Evergreen International

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This article is about a non-profit organization. For the aviation company, see Evergreen International Aviation.
Two logos used by Evergreen.

Evergreen International, Inc. was a 501(c)(3) non-profit organization located in Salt Lake City, Utah, whose stated mission was to assist "people who want to diminish same-sex attractions and overcome homosexual behavior". It adhered to Christian and particularly LDS teaching and was endorsed by The Church of Jesus Christ of Latter-day Saints (LDS Church). The organization stated this task could be accomplished with the help of the Lord and, in some cases, psychological counseling. Evergreen was founded in 1989 as a grassroots organization by men who were seeking to deal with their homosexual feelings in ways congruent to the teachings of the LDS Church.


"We believe that to be successful in diminishing erotic same-sex attractions and overcoming homosexual behavior, you must be willing to make a total commitment to the change process. It is our testimony that when you do all that you can and are willing to employ all the resources that are available to you, God's grace will make up the difference."[1]

"This "map" outlines the major areas that most people have to address to diminish their same-sex attraction and successfully overcome homosexual behavior.

  • Read books on same-sex attraction, masculinity/femininity, addictions, and related subjects from LDS authors, Christian authors, and professionals.
  • Personal prayer.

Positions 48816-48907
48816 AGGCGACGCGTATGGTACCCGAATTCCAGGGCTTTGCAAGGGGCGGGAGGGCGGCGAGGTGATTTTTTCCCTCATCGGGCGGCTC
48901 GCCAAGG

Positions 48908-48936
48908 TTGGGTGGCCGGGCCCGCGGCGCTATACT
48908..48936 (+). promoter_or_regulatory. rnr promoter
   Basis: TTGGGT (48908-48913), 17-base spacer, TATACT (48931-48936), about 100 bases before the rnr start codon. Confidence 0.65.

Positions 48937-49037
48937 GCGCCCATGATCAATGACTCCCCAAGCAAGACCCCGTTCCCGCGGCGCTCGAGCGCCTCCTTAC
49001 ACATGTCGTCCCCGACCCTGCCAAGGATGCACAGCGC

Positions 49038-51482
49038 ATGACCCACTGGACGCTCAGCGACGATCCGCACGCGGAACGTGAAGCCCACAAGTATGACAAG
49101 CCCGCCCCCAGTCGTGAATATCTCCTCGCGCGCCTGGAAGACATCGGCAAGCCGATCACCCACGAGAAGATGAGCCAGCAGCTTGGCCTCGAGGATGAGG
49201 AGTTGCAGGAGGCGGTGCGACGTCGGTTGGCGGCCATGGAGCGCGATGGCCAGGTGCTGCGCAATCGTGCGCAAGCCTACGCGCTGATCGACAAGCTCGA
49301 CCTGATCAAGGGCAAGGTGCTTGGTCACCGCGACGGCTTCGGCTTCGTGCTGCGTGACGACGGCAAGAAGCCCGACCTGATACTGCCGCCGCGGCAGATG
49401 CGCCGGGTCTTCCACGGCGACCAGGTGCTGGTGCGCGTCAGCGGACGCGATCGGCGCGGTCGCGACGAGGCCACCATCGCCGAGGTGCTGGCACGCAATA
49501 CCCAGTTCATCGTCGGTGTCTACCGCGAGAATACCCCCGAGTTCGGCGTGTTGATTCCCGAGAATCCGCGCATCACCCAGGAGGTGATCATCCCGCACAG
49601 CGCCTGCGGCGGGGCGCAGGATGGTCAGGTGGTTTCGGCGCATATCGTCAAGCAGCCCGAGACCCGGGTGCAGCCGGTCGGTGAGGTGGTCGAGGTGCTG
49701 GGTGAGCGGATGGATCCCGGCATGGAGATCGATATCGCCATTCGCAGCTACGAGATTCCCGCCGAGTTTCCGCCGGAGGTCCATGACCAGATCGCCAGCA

• Develop personal relationship with God and Jesus Christ.
  • Develop one-on-one, nurturing relationships with family, close friends, and acquaintances.
  • Provide service to others, both inside and outside Evergreen.
  • Experience activities as a bridge to the real world (for example, ski trips with men/women who don't experience SSA)."[2]

General Authority Addresses[edit]

General LDS church leaders have spoken at every Evergreen Annual Conferences since the 2000 conference (with the exception of 2002).[3]

Joseph Smith Memorial Building chapel where many Evergreen Conferences were held.
  • 2000 – Elder Alexander B. Morrison of the First Quorum of the Seventy addressed members of Evergreen at their 10th annual conference which was held in the church's Joseph Smith Memorial Building and stated, "Avoid as the plague social interaction with persons who justify, encourage or engage in homosexual behavior. Stay away from places where those challenged by same-gender attraction congregate."[4]
  • 2005 – At the 15th annual conference Elder James O. Mason of the Second Quorum of the Seventy directed, "Can individuals struggling with some same-gender attraction be cured? “With God nothing should be impossible” (Luke 1:37) ... The right course of action remains the same: eliminate or diminish same sex attraction." "Feelings of attraction toward someone of the same gender should be eliminated if possible or controlled."[5]